- Gusev A, Bhatia G, Zaitlen N, Vilhjalmsson BJ, Diogo D, Stahl EA, et al. (2013). "Quantifying missing heritability at known GWAS loci". PLOS Genetics. 9 (12): e1003993. doi:10.1371/journal.pgen.1003993. PMC 3873246. PMID 24385918.
- Lieberman, Daniel E. (2013) The Story of the Human Body: Evolution, Health, and Disease. New York: Pantheon Books.
- Sherwin, Justin (25 October 2011). "Lack of outdoor play linked to short-sighted children". BBC News. Archived from the original on 25 October 2011. Retrieved 25 October 2011.
- Dirani M, Tong L, Gazzard G, Zhang X, Chia A, Young TL, et al. (August 2009). "Outdoor activity and myopia in Singapore teenage children". The British Journal of Ophthalmology. 93 (8): 997–1000. doi:10.1136/bjo.2008.150979. PMID 19211608.
- Rose KA, Morgan IG, Ip J, Kifley A, Huynh S, Smith W, Mitchell P (August 2008). "Outdoor activity reduces the prevalence of myopia in children". Ophthalmology. 115 (8): 1279–85. doi:10.1016/j.ophtha.2007.12.019. PMID 18294691.
- Dolgin E (March 2015). "The myopia boom". Nature. 519 (7543): 276–8. Bibcode:2015Natur.519..276D. doi:10.1038/519276a. PMID 25788077.
- Cui D, Trier K, Munk Ribel-Madsen S (May 2013). "Effect of day length on eye growth, myopia progression, and change of corneal power in myopic children". Ophthalmology. 120 (5): 1074–9. doi:10.1016/j.ophtha.2012.10.022. PMID 23380471.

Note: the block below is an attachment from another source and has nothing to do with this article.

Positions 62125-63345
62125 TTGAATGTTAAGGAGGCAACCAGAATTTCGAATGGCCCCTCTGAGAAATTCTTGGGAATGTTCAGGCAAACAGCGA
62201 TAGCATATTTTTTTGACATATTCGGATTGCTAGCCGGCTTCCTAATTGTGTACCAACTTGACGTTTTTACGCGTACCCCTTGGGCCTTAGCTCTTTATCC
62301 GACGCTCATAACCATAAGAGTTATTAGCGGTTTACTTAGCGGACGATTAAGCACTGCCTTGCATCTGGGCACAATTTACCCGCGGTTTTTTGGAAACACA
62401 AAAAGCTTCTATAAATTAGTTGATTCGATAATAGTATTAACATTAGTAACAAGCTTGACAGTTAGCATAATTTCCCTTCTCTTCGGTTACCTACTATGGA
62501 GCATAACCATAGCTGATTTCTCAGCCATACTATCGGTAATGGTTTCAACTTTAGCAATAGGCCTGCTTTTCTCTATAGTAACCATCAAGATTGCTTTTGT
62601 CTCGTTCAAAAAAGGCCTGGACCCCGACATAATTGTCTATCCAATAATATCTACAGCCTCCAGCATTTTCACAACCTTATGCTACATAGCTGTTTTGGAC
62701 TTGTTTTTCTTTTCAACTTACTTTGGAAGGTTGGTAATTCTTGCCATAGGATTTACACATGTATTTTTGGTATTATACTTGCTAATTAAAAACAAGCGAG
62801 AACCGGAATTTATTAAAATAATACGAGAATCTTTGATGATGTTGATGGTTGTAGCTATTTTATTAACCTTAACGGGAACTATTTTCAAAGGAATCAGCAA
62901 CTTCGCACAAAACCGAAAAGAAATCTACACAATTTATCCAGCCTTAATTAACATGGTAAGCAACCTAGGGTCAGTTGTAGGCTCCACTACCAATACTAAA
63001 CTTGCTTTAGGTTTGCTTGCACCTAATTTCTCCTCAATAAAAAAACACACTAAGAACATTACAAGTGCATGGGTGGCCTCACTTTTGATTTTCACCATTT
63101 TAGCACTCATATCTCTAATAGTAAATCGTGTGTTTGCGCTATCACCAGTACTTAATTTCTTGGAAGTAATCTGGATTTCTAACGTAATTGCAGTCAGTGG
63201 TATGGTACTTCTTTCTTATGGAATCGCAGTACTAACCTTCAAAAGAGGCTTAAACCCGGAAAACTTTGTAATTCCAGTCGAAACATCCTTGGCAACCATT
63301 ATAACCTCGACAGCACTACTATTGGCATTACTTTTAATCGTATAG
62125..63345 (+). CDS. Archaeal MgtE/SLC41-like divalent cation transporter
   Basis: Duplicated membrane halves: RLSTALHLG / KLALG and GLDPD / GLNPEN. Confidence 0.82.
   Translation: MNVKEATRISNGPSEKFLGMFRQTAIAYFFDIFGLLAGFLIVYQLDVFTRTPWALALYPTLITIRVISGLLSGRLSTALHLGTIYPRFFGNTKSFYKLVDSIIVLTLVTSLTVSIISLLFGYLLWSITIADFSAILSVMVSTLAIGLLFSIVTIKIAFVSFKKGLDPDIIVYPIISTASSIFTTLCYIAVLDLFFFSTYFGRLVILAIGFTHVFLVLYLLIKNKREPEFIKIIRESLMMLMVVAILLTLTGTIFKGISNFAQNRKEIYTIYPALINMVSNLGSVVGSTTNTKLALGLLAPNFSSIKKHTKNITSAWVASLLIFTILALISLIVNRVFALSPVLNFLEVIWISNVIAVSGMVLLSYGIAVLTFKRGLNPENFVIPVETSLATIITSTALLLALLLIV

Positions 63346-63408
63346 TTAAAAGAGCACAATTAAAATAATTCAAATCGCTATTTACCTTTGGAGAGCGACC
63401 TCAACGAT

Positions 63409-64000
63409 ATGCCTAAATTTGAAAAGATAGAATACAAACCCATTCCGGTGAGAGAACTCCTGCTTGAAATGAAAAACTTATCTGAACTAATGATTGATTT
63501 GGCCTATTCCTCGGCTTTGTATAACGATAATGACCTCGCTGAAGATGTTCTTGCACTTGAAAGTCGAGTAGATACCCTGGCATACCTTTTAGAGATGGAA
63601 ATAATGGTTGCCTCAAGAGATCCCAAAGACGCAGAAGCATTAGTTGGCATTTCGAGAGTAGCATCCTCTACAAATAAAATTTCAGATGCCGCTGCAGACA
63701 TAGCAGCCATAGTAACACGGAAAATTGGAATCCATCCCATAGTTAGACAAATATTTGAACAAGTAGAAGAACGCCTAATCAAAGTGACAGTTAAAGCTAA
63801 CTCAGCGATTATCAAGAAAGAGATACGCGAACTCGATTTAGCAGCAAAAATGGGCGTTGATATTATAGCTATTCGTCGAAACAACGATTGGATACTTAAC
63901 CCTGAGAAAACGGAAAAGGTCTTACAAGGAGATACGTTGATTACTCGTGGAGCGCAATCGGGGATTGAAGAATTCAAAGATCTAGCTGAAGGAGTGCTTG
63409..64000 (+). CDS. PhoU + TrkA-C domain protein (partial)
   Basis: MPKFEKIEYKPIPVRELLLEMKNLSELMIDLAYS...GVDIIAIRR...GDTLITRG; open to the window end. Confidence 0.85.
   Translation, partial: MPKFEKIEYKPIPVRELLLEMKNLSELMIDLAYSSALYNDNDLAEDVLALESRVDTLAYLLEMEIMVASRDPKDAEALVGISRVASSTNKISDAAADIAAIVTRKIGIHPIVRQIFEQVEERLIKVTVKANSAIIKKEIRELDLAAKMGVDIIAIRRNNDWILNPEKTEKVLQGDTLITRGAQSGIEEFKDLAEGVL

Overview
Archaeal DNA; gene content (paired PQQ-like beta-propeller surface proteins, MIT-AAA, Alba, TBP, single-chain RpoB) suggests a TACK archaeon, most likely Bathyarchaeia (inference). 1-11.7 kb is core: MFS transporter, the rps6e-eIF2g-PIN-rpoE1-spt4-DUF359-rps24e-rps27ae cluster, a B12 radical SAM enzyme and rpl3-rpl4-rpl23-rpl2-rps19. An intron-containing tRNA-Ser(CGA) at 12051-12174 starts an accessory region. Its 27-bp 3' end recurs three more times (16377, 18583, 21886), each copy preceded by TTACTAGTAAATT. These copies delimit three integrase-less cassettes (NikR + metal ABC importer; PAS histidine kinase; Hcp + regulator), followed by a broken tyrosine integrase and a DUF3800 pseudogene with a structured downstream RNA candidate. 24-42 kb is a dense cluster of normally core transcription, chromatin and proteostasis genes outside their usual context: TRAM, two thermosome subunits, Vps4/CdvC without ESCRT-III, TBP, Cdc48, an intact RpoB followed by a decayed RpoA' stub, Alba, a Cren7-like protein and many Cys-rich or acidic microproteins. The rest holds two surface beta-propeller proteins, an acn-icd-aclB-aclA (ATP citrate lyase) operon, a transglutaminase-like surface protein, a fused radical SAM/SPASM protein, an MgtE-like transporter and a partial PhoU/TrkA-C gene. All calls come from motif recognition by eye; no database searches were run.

- Feldkaemper M, Schaeffel F (September 2013). "An updated view on the role of dopamine in myopia". Experimental Eye Research (review). 114: 106–19. doi:10.1016/j.exer.2013.02.007. PMID 23434455.
- Nickla DL (September 2013). "Ocular diurnal rhythms and eye growth regulation: where we are 50 years after Lauber". Experimental Eye Research (Review). 114: 25–34. doi:10.1016/j.exer.2012.12.013. PMC 3742730. PMID 23298452.
- Borish, Irvin M. (1949). Clinical Refraction. Chicago: The Professional Press.
- Duke-Elder, Sir Stewart (1969). The Practice of Refraction (8th ed.). St. Louis: The C.V. Mosby Company. ISBN 0-7000-1410-1.
- Cline D, Hofstetter HW, Griffin JR (1997). Dictionary of Visual Science (4th ed.). Boston: Butterworth-Heinemann. ISBN 978-0-7506-9895-5.
- Summanen P, Kivitie-Kallio S, Norio R, Raitta C, Kivelä T (May 2002). "Mechanisms of myopia in Cohen syndrome mapped to chromosome 8q22". Investigative Ophthalmology & Visual Science. 43 (5): 1686–93. PMID 11980891.